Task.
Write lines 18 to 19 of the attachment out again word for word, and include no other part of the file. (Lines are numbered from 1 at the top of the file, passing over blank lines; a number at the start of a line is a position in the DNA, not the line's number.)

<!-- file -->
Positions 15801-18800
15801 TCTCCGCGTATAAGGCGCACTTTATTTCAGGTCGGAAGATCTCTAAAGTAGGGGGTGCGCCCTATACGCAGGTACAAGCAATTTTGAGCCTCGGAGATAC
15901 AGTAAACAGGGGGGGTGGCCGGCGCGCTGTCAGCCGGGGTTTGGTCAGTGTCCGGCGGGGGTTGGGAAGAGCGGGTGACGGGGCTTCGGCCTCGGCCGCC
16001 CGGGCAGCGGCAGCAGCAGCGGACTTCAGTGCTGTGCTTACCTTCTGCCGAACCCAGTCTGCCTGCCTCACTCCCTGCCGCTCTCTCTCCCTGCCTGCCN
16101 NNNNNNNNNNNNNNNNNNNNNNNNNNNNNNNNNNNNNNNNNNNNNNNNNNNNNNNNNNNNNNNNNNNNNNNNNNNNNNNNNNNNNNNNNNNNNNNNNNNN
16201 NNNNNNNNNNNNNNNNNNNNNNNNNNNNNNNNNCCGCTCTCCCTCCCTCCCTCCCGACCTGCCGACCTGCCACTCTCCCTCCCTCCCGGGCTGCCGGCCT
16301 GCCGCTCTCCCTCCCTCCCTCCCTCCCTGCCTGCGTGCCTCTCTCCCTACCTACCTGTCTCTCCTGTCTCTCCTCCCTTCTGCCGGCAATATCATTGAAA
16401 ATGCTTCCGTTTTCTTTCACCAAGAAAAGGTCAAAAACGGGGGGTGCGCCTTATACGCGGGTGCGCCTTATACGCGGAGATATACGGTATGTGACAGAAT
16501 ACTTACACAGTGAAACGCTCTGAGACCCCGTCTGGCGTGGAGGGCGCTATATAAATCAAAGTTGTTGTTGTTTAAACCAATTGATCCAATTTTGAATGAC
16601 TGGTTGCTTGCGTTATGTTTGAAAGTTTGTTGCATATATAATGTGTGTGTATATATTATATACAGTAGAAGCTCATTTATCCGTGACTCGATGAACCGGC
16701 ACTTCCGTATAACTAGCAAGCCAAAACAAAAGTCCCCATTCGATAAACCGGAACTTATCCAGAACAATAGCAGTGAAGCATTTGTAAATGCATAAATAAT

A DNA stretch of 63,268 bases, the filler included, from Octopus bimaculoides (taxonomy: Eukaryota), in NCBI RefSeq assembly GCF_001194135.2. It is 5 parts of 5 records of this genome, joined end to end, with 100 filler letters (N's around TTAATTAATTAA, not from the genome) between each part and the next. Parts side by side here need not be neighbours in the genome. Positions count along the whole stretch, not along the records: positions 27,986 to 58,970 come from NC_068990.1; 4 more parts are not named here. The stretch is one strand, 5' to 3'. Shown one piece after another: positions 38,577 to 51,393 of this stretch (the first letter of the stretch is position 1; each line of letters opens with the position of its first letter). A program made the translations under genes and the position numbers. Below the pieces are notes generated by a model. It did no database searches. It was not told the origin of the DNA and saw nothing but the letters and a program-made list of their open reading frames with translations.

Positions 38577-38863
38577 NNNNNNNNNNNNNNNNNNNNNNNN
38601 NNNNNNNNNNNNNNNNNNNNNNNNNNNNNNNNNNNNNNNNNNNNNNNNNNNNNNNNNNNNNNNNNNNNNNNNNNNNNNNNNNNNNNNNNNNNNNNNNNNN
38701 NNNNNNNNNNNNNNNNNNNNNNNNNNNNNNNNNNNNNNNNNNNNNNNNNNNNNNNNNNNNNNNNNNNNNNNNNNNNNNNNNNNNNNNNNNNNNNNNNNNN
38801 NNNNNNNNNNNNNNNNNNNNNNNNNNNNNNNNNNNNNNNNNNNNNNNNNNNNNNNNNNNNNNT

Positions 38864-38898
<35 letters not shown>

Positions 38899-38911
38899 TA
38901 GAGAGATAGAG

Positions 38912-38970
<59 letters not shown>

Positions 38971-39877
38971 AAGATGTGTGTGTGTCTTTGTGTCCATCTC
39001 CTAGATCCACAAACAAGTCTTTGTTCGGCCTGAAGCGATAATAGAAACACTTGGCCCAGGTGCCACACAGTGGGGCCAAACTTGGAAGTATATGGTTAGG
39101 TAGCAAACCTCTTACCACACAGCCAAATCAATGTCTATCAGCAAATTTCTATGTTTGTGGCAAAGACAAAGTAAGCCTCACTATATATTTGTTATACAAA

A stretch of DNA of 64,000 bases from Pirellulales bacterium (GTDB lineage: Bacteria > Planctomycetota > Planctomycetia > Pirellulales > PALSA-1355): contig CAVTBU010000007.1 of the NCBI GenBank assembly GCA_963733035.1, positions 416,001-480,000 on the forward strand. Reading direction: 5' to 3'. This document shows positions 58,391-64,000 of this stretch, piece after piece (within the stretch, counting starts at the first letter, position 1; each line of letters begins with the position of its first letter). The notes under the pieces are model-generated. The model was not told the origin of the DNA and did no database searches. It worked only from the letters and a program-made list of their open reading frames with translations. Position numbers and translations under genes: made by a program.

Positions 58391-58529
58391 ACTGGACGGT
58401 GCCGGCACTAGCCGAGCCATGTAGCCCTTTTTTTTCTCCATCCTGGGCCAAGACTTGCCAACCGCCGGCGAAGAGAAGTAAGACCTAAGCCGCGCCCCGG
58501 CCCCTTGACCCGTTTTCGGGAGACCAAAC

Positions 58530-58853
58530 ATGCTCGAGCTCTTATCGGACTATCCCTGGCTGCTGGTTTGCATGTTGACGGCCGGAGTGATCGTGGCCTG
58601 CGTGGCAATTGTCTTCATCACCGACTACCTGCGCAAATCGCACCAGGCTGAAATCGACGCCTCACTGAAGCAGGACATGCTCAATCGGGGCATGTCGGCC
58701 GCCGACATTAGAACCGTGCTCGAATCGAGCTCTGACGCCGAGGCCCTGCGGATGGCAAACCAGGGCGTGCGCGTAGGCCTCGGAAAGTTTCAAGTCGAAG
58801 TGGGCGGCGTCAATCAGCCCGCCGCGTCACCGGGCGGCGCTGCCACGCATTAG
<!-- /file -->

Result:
Positions 38864-38898
<35 letters not shown>